Faculty today

Assessment for learning: Learning from peers with two-stage quizzes


This is the third post in our Assessment for Learning (AfL) series, as we anticipate Beyond Grading: Effective Assessment Strategies for Better Learning, a McGill University symposium taking place on December 7, 2018.

Whenever I completed a quiz for a course during my undergraduate degree, the learning seemed prematurely curtailed: I did the quiz, received a grade on myCourses, and then wondered about the questions I had answered incorrectly. When we got our quiz results, my peers and I sometimes ended up helping one another understand where we had gone wrong – just because we were curious about the answers. We were actually engaging in an informal peer feedback activity. In retrospect, I can’t help but think that we could have learned from our incorrect responses through structured peer feedback activities that were organized, and maybe even assessed, by the instructor.

Fellow grad student Simone Tissenbaum accompanied me on an expedition through McGill University’s downtown and Macdonald campuses to ask students about the types of assignments that have really helped them learn. One student described how their instructor used a two-stage quiz – where students first completed the quiz individually and then completed the same quiz with a group. As the student described, the first stage gave students the opportunity to demonstrate their own understanding of the content and the second stage allowed each student to pick up on the things they’d missed thanks to peers’ input. Listen to what the student says.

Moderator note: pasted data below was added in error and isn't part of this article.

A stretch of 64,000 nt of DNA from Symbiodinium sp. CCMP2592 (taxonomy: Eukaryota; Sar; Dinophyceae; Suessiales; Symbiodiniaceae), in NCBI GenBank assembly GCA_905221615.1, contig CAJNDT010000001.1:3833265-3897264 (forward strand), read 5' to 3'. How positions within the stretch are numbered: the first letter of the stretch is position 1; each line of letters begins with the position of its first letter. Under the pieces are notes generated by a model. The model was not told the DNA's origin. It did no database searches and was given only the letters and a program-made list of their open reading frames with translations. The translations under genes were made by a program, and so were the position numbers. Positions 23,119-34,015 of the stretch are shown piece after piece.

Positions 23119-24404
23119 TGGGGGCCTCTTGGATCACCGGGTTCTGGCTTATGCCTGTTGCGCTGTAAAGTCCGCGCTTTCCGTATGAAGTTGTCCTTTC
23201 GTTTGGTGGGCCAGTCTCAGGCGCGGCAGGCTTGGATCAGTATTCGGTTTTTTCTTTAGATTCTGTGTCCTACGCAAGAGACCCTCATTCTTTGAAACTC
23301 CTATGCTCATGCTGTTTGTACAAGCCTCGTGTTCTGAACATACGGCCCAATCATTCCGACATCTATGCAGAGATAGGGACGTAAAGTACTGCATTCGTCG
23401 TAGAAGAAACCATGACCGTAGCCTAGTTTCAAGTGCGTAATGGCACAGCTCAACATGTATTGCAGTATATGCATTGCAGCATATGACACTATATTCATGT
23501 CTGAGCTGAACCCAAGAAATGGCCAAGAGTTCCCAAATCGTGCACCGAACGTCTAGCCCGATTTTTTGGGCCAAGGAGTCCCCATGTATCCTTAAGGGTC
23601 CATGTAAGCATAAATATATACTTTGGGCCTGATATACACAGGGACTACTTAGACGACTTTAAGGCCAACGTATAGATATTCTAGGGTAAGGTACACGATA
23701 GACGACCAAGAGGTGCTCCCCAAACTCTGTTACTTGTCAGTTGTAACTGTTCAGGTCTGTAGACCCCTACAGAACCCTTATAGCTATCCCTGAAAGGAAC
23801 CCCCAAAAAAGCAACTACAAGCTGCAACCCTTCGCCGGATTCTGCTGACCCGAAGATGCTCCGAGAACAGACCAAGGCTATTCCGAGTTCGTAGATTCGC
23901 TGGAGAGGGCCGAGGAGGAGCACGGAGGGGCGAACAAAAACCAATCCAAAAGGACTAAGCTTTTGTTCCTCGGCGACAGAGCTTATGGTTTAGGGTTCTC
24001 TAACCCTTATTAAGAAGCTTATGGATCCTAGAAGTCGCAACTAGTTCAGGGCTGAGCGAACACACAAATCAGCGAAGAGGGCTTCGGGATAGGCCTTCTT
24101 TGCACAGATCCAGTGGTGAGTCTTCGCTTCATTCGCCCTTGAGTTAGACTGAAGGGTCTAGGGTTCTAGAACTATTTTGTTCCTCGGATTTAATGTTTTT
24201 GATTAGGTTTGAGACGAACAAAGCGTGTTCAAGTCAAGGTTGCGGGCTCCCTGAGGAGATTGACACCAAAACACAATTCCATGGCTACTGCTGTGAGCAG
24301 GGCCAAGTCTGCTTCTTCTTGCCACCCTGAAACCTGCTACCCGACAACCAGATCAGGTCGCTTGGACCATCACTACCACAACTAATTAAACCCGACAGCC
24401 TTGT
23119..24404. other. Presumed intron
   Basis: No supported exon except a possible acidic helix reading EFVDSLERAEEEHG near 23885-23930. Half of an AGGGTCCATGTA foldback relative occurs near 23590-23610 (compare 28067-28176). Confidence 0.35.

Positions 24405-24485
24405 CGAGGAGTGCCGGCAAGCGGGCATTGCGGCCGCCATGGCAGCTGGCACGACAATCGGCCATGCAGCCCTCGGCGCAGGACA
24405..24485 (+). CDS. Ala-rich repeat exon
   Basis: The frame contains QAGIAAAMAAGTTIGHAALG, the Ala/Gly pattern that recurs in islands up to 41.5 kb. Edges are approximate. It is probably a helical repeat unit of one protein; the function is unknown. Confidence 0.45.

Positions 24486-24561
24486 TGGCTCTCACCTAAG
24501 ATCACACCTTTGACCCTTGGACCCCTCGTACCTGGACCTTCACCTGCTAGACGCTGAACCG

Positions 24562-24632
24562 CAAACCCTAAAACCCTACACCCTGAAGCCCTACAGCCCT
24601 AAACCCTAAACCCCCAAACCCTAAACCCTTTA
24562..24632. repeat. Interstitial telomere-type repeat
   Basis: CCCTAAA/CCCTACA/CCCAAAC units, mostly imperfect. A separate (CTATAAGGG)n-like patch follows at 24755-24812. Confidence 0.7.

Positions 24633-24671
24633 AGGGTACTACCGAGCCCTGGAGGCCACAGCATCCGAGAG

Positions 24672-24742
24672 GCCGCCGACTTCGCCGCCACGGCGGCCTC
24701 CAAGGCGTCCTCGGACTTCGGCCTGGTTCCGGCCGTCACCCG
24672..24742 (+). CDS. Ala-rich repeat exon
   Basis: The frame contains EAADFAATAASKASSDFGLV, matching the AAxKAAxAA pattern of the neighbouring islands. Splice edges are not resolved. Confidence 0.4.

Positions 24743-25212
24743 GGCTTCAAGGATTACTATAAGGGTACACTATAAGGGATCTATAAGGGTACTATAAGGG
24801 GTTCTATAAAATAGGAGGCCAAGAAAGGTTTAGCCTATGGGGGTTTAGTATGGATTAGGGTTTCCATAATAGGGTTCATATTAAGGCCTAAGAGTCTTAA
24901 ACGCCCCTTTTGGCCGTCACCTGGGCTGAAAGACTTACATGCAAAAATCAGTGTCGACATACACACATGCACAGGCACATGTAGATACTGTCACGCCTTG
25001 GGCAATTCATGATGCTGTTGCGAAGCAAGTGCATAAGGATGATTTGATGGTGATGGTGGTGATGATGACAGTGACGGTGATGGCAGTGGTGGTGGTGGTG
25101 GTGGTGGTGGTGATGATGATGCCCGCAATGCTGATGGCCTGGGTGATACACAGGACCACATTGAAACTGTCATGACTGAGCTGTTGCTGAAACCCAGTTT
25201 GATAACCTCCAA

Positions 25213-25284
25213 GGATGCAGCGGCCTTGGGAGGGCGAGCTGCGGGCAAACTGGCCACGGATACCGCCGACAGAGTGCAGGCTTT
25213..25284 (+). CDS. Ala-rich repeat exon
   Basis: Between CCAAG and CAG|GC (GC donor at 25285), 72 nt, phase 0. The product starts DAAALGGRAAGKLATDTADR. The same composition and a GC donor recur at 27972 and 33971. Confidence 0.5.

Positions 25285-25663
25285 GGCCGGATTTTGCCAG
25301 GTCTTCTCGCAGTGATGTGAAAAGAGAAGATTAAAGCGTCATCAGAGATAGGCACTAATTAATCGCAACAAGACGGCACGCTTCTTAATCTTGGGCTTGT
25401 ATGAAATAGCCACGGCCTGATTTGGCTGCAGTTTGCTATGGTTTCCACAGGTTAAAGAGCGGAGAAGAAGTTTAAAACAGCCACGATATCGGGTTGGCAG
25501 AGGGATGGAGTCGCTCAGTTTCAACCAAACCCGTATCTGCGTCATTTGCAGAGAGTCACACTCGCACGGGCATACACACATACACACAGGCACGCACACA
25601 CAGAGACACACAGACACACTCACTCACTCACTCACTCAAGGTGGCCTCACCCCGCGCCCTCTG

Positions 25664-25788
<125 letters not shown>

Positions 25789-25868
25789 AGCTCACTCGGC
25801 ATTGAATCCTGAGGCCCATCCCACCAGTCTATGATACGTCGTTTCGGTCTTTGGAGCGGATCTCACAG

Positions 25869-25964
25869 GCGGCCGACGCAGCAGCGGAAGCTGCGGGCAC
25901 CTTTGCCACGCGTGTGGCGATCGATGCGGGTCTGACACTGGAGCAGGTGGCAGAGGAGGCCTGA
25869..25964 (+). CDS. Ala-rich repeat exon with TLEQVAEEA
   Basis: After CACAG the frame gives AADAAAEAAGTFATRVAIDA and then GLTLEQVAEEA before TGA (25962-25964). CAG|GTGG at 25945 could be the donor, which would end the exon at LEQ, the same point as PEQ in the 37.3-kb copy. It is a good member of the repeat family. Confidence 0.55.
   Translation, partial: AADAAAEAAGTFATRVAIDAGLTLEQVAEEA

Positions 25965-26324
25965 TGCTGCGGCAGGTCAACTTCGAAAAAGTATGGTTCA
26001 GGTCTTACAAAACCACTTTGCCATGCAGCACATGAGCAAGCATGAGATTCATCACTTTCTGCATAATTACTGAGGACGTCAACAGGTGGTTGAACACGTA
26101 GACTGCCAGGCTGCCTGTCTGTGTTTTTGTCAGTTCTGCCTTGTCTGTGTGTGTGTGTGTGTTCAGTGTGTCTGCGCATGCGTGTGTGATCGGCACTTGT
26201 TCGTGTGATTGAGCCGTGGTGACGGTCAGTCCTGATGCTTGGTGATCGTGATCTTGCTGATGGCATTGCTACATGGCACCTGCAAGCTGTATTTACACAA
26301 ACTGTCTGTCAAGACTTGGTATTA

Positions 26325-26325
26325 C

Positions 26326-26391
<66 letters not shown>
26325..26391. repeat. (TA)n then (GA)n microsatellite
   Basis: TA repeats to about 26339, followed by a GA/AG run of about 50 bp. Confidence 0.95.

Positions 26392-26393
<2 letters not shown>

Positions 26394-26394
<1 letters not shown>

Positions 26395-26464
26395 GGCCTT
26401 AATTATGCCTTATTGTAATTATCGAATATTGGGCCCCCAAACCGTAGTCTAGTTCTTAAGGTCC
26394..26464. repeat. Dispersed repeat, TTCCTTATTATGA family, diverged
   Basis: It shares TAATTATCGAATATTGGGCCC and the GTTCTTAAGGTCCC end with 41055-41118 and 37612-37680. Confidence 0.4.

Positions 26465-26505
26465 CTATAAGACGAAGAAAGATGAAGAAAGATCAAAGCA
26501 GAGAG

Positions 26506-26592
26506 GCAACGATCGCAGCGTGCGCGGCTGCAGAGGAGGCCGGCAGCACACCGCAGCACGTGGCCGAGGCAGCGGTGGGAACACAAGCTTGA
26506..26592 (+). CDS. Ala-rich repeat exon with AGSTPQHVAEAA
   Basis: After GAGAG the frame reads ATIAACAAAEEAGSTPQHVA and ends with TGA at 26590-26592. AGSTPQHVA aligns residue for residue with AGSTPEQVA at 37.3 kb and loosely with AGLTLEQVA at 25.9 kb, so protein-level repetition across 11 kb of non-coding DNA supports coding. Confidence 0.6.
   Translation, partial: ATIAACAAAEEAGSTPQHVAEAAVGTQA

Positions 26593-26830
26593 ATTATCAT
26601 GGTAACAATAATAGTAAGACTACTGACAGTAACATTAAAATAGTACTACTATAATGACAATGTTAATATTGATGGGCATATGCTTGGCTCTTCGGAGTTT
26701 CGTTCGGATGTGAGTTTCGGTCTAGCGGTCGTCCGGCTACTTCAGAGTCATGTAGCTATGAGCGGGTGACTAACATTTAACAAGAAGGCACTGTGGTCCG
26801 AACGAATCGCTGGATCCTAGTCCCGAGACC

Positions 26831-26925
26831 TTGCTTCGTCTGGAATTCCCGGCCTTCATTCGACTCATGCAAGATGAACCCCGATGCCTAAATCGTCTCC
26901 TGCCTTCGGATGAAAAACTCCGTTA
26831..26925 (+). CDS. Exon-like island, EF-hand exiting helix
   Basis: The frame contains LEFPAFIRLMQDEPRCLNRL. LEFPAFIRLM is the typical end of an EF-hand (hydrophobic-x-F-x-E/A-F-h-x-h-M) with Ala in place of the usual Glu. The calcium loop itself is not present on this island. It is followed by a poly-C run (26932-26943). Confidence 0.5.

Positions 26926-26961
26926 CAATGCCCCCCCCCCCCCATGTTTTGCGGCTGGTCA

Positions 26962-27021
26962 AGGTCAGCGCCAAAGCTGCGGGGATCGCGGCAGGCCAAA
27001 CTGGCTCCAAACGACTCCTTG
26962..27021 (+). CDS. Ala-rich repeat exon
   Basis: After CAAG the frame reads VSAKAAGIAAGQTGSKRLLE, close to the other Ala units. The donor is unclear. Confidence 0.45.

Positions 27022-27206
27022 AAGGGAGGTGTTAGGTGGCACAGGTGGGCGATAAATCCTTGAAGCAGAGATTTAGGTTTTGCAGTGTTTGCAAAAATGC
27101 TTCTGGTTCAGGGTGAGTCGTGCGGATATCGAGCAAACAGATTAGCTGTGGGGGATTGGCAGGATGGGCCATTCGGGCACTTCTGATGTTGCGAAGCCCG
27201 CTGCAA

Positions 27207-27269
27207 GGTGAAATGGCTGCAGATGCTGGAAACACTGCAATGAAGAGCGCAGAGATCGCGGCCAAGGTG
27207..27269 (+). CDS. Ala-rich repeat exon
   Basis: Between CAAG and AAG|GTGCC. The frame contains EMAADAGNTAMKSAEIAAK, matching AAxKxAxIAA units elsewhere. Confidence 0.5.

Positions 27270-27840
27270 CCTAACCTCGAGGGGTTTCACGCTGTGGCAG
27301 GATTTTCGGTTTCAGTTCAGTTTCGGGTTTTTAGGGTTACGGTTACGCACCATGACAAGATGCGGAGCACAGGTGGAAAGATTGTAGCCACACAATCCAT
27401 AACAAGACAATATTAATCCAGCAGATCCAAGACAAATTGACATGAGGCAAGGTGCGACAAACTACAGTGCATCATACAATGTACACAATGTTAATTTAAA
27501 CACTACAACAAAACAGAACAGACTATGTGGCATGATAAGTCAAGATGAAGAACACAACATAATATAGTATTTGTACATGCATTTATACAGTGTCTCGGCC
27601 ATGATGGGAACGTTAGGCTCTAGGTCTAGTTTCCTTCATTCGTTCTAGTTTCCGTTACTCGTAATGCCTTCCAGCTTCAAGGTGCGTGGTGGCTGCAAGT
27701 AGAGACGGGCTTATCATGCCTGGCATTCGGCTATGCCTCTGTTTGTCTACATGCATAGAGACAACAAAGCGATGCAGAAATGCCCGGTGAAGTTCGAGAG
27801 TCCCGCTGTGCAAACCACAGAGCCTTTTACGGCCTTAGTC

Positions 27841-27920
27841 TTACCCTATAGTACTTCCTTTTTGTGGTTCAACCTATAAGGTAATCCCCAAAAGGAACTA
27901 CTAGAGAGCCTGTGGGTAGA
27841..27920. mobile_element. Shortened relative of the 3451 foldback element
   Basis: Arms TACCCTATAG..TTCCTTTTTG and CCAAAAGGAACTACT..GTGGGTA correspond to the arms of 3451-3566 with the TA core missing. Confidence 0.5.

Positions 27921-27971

Assessment for Learning (AfL) strategy: Learn more about two-stage exams (or quizzes): implementation, benefits and challenges.

Beyond Grading: Effective Assessment Strategies for Better Learning – December 7, 2018

Do you teach at McGill University? You’re invited to a symposium where we will engage our community of instructors in learning about creative and effective assessment strategies to help improve students’ learning and motivation to learn, and inform teaching practices. View the symposium program and register to attend.

Check out the other posts in the Assessment for Learning series:

Kira Smith is an MA student in the Department of Integrated Studies in Education at McGill University. She received her BA in English and Philosophy from McGill in 2017 and has been working as a project assistant at Teaching and Learning Services (TLS) since. An avid unicyclist and voracious reader of pretty much anything, Kira enjoys good chats about student affairs and TLS coffee.

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